In The New York Times, Siva Vaidhyanathan, author of Antisocial Media: How Facebook Disconnects Us and Undermines Democracy, has an op-ed on why Facebook may never be fixed: "Facebook has put impressive effort into reforming itself around the margins. But considering the harm that Facebook has caused—sharing user data with unauthorized third parties, spreading propaganda that sets off ethnic violence, hosting attacks on elections around the world—exterminating most of the pests is not good enough. Stopping all of them is impossible. Facebook is too big to govern and too big to fix. We might just have to accept that."

Over at the EFF's Deep Links blog, Cory Doctorow has a piece calling on citizens to defeat the new EU Copyright Directive. "In exactly one week, the European Parliament will hold a crucial debate and vote on a proposal so terrible, it can only be called an extinction-level event for the Internet as we know it," Doctorow writes.

In June, we reported that the EU's 2016 Directive on Copyright in the Digital Single Market was headed for a key committee vote this week, which later passed. At the time, Wired had a piece on how the measure could "screw up the whole Internet." Doctorow agrees, calling the measure's "extreme, unworkable proposals" a "grave danger to the Internet."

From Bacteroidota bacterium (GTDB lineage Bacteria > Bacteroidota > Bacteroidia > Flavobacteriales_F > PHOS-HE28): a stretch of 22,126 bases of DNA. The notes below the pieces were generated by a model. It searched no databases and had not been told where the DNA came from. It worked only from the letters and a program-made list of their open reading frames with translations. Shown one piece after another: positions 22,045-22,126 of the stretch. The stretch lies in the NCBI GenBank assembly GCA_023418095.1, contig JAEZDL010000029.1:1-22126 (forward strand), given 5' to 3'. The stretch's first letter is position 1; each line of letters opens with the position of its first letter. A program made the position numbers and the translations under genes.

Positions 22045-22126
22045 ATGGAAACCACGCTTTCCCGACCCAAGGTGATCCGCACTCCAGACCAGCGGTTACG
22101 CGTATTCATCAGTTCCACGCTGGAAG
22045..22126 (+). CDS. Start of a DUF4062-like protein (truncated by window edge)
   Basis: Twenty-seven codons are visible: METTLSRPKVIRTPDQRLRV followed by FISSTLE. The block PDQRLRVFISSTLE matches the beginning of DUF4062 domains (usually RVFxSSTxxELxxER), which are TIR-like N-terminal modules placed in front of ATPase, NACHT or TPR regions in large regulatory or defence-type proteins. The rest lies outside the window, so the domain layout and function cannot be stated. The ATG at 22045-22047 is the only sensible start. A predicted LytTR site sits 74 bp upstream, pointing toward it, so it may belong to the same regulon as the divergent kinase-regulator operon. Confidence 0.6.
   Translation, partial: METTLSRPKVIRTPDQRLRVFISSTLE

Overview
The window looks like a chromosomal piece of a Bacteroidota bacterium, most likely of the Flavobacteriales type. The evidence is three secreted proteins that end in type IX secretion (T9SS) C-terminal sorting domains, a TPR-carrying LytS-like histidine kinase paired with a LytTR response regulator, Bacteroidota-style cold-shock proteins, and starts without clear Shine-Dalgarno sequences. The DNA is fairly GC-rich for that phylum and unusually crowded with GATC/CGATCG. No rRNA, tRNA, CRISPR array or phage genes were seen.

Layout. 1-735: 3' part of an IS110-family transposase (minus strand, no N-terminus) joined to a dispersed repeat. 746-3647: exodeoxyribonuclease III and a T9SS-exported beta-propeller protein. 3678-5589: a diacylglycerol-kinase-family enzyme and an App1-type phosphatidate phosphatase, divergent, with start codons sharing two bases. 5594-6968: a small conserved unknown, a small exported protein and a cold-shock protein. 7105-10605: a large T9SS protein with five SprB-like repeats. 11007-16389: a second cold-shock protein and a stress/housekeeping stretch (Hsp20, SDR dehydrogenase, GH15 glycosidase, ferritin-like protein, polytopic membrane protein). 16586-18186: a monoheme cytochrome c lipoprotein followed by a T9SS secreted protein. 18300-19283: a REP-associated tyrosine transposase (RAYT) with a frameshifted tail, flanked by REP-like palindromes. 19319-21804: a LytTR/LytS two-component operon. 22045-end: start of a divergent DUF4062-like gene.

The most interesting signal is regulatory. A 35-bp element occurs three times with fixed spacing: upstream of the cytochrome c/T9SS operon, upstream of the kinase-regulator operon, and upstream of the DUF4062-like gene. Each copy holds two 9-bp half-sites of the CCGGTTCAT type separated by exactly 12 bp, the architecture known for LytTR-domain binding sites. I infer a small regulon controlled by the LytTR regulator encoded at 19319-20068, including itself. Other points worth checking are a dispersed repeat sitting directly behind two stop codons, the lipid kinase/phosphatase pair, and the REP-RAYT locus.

In July, we reported on Supreme Court nominee Brett Kavanaugh's baffling take on net neutrality. This week, Gigi Sohn takes up that fight in an op-ed for NBC News. "His decided opposition to net neutrality and any oversight of big broadband and cable companies like Comcast, AT&T and Verizon represent another incredibly problematic aspect of his judicial rulings that could have a broad impact on Americans for decades to come.

The University of North Carolina is trying to figure out what to do with some Confederate monuments. According to a report in The News & Observer, the UNC librarians don't want them in the library.

And we close on some good news. Well done, James Patterson! The mega-bestselling author just donated another $2 million to classroom libraries.